Investing Unit 4: Ownership Investments



Now that you know some basics about investing and ways to find money to invest, it’s time to learn about the types of investments that are available. There are two basic categories of investments: ownership and loanership. Equity or ownership investing means becoming a partial owner of a company or piece of property through the purchase of investments such as stock, growth mutual funds, and real estate. With ownership investments, you have influence on some decisions made about the investment. For example, if you own stock, you may vote for members of the board of directors that makes decisions about the company or make proposals concerning its operations. If you own an apartment which you rent, you make decisions such as repainting and setting the rent price. When the value of an investment goes up, you share that increase with other owners; when it goes down, you share the loss.

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When there are earnings, you share them. There are no guarantees about what the price of the investment will be should you want to sell it in the future. The price may be higher than it was when you bought the investment but it could be lower. Likewise, there are no guarantees that there will be earnings (such as dividends) or of how much they will be. Price and earnings may be affected by the management of a company or by outside factors such as political changes, weather, and the national or world economy.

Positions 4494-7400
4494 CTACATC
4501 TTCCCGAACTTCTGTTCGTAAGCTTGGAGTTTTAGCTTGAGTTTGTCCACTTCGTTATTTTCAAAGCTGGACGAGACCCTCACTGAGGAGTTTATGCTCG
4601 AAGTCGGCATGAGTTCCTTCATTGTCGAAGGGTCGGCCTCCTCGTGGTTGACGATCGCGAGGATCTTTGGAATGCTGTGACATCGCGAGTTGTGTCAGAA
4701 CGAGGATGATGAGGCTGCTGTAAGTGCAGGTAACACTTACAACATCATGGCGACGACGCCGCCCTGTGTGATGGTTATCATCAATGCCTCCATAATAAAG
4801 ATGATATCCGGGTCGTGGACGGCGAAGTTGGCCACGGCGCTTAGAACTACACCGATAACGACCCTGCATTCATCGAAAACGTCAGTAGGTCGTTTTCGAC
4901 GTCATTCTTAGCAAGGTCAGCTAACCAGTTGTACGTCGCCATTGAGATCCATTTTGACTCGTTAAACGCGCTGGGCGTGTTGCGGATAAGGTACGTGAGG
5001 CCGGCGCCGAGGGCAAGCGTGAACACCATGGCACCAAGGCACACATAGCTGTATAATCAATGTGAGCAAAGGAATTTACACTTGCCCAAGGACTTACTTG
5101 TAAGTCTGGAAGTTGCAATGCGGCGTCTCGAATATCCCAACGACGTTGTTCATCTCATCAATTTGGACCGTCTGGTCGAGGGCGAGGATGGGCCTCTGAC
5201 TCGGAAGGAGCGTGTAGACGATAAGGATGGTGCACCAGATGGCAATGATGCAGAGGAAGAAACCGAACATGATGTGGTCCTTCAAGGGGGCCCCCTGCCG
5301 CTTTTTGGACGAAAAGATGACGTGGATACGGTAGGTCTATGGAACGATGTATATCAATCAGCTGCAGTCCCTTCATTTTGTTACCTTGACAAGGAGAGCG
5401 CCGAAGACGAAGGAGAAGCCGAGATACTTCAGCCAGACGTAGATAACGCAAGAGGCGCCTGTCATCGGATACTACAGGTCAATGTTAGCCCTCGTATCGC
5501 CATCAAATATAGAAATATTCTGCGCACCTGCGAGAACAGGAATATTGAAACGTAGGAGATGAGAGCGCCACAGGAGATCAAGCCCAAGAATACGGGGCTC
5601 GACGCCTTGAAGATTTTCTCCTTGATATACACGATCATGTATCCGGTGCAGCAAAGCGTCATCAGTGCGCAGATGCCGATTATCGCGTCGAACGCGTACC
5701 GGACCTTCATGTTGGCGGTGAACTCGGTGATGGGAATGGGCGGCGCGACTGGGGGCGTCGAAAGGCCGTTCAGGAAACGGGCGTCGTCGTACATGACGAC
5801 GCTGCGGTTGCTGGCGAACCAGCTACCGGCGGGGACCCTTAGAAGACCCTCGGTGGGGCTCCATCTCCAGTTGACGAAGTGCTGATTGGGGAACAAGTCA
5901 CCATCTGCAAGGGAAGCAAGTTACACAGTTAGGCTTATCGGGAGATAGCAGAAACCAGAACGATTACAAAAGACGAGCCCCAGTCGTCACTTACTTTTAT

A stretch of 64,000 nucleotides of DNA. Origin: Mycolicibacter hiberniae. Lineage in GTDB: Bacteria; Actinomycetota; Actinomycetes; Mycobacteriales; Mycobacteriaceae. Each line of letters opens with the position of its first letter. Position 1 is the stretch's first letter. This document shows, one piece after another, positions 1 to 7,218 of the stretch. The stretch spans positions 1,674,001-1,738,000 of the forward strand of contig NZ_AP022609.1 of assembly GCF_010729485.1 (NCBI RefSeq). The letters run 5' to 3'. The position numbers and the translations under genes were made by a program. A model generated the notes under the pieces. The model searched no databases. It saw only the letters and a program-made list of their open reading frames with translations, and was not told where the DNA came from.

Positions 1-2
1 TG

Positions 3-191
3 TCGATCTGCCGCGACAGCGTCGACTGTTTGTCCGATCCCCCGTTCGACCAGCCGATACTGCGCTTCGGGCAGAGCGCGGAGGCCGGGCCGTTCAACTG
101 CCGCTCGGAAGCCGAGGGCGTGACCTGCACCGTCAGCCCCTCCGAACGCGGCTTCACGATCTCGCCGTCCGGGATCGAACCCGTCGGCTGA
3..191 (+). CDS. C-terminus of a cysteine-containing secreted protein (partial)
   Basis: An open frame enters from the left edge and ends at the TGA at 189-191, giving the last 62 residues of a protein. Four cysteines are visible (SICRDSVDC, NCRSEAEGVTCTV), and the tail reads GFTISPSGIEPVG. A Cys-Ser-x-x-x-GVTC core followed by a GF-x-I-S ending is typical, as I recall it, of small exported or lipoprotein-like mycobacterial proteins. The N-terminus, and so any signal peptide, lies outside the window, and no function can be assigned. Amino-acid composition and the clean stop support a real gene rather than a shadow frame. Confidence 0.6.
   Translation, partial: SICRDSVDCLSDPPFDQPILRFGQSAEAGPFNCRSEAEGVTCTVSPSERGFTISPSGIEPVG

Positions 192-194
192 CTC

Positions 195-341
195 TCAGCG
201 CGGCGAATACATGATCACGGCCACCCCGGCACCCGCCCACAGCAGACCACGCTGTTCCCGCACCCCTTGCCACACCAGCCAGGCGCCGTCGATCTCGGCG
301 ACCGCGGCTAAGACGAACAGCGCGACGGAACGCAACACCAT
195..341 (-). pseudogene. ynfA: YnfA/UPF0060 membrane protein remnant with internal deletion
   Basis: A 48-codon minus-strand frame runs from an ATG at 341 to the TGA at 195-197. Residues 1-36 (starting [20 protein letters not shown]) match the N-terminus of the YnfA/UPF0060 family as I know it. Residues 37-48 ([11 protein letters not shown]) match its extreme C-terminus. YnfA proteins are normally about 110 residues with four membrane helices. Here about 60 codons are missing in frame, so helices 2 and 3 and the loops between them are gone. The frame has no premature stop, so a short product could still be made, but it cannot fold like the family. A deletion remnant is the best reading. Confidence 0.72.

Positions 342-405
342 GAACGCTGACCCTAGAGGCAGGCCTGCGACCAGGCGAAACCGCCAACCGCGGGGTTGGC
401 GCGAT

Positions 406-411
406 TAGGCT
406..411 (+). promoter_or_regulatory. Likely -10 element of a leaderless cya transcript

On the other hand, when you have a loanership investment, you simply loan your money to someone (e.g. a bank or state government) and get an agreed upon return. Generally, when you invest larger sums of money and invest for longer periods of time, you earn more. If you want to learn more about these investments please refer Unit 5, Fixed-Income Investing, in this home study series.

The focus of this unit is ownership investments. These investments, equities, can either be owned outright or purchased on credit. Examples of equities include stock, growth mutual fund shares, real estate, collectibles, commodities, and businesses. This unit will provide you with an overview of investment products available for purchase. If you are interested in investing in any of these products, you should learn more about their characteristics, as well as about the particular company or product, before investing.

Most ownership investments are found fairly high in the Pyramid of Investment Risk pyramid (Figure 1). In other words, with the increasing potential for a high rate of return comes a high potential for loss of principal. The specific investments you make can influence how high that risk is. For example, owning a speculative stock has more risk than owning a home in an established neighborhood.


Figure 1. Pyramid of Investment Risk Source: National Institute for Consumer Education, 1998